Health officials and the U.N. atomic watchdog have said radiation levels in the capital Tokyo were not harmful, but the city has seen an exodus of tourists, expatriates and many
Japanese, who fear a blast of radioactive material.

"I'm leaving because my parents are terrified. I personally think this will turn out to be the biggest paper tiger the world has ever seen," said Luke Ridley, 23, from London as he sat at
Narita international airport using his laptop.

"I'll probably come back in about a month."

Amid their distress, Japanese were proud of the 300 or so nuclear plant workers toiling in the wreckage, wearing masks, goggles and protective suits sealed by duct tape.

"My eyes well with tears at the thought of the work they are doing," Kazuya Aoki, a safety official at Japan's Nuclear and Industrial Safety Agency, told Reuters.

Even if engineers restore power at the plant, the pumps may be too damaged to work.

The first step will be to restore power to pumps for reactors No. 1 and 2, and possibly 4, by Saturday, said Hidehiko Nishiyama, Japan's nuclear safety agency spokesman.

By Sunday, the government expects to connect electricity to pumps for its badly damaged reactor No.3 -- a focal point in the crisis because of its use of mixed oxides, or mox, containing
both uranium and highly toxic plutonium.

That could be a turning point.

"If they can get those electric pumps on and they can start pushing that water successfully up the core, quite slowly so you don't cause any brittle failure, they should be able to get it
under control in the next couple of days," said Laurence Williams, of Britain's University of Central Lancashire.

The last-resort option of burying the reactors could leave part of Japan off-limits for decades.


The Group of Seven rich nations, attempting to calm global financial markets after a tumultuous week, agreed on Friday to join in a rare concerted intervention to restrain a soaring yen.

The U.S. dollar surged more than two yen to 81.80 after the G7's pledge to intervene, leaving behind a record low of 76.25 hit on Thursday.

Japan's Nikkei share index ended up 2.7 percent, recouping some of the week's stinging losses. It has lost 10.2 percent this week, wiping $350 billion off market capitalisation.

Expectations that Japanese insurers and companies would repatriate billions of dollars in overseas funds to pay for a reconstruction bill that is expected to be much costlier than the one that followed the Kobe earthquake in 1995 also have helped boost the yen.

The plight of those left homeless by the earthquake and tsunami worsened following a cold snap that brought heavy snow to worst-affected areas.

Nearly 320,000 households in the north were still without electricity, officials said, and the government said at least 1.6 million households lacked running water.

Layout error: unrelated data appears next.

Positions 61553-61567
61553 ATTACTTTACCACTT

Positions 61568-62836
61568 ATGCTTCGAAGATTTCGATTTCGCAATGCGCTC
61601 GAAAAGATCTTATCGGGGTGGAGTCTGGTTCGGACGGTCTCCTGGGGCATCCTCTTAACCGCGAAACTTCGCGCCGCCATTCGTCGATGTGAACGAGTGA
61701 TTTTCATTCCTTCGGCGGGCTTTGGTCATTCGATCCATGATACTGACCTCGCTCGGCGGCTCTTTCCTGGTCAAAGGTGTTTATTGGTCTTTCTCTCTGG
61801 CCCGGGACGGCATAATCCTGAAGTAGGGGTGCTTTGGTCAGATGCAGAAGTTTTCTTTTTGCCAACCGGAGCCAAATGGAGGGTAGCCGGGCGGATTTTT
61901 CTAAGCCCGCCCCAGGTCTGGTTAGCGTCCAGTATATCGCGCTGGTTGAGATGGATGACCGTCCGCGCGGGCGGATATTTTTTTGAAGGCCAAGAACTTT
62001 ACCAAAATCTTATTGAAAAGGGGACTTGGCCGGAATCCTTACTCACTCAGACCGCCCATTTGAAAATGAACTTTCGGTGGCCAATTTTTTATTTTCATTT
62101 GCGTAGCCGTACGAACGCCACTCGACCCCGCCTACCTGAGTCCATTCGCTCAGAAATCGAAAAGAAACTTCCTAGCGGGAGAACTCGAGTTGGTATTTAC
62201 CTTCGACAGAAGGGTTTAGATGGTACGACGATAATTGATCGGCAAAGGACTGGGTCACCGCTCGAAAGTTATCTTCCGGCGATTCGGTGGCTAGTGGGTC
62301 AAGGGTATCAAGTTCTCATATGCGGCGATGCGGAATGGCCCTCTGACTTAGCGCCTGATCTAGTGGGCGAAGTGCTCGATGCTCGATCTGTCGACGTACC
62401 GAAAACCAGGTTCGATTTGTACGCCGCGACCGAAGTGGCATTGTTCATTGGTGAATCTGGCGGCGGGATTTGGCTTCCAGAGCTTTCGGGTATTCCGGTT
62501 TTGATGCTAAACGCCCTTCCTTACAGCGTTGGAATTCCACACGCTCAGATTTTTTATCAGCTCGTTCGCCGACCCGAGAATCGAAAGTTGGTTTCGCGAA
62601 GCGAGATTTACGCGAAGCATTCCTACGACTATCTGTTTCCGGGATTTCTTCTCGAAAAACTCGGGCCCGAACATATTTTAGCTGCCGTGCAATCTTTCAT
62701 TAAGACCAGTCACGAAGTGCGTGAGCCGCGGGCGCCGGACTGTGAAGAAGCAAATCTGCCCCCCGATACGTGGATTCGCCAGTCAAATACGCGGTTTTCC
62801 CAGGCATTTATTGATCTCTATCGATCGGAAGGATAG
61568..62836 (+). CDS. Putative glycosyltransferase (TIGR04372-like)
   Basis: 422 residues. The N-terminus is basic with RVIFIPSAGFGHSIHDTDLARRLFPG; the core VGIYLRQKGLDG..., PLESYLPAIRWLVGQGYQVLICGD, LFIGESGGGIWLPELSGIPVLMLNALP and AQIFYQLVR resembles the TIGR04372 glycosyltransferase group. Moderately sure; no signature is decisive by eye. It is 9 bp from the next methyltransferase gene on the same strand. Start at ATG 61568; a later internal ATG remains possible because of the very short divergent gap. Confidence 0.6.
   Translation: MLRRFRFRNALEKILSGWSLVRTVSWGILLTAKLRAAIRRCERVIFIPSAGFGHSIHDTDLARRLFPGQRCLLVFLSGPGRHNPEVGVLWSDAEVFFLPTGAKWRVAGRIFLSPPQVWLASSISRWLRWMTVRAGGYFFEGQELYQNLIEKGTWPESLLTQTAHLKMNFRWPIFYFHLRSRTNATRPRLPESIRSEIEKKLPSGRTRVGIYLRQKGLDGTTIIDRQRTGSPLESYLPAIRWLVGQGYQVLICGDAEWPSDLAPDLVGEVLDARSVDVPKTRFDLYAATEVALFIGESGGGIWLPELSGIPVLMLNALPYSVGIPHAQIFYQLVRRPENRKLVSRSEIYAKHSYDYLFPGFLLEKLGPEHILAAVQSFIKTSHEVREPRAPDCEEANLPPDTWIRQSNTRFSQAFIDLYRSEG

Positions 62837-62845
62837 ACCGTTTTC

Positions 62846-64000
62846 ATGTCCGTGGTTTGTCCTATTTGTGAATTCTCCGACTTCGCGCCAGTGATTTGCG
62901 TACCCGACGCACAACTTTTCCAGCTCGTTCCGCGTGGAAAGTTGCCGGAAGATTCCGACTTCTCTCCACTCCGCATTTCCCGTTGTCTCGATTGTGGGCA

Aid groups say most victims are receiving attention, but there are pockets of acute suffering.

"We've seen children suffering with the cold, and lacking really basic items like food and clean water," said Stephen McDonald of Save the Children, in a statement on Friday.

(Additional reporting by Linda Sieg, Nathan Layne, Elaine Lies, Leika Kihara, Joseph Radford and Chris Gallagher in Japan; Fiona Ortiz in Madrid; Writing by Jason Szep and Andrew Cawthorne; Editing by Daniel Magnowski, sourced :Reuters)

If you believe an article violates your rights or the rights of others, please contact us

Japanese earthquake - Indian insurance companies turn away

Friday, 18 Mar 2011

It is reported that almost all the majors in Indian insurance sectors have stopped insuring steel cargos under shipment from Japanese ports.

Steel imports are normally done at CFR terms, where the insurance is undertaken by the buyers. (sourced:steelguru)

Chernobyl disaster

The Chernobyl disaster was a nuclear accident that occurred on 26 April 1986 at the Chernobyl Nuclear Power Plant in the Ukrainian SSR (now Ukraine). It is considered the worst nuclear power plant accident in history, and it is the only one classified as a level 7 event on the International Nuclear Event Scale.

The disaster began during a systems test on 26 April 1986 at reactor number four of the Chernobyl plant, which is near the town of Pripyat. There was a sudden power output surge, and when an emergency shutdown was attempted, a more extreme spike in power output occurred, which led to a reactor vessel rupture and a series of explosions. This event exposed the graphite moderator components of the reactor to air, causing them to ignite. The resulting fire sent a plume of radioactive fallout into the atmosphere and over an extensive geographical area, including Pripyat. The plume drifted over large parts of the western Soviet Union, Eastern Europe, Western Europe, and Northern Europe. Large areas in Ukraine, Belarus, and Russia were evacuated, and over 336,000 people were resettled. According to official post-Soviet data, about 60% of the fallout landed in Belarus.

The accident raised concerns about the safety of the Soviet nuclear power industry, as well as nuclear power in general, slowing its expansion for a number of years and forcing the Soviet government to become less secretive about its procedures.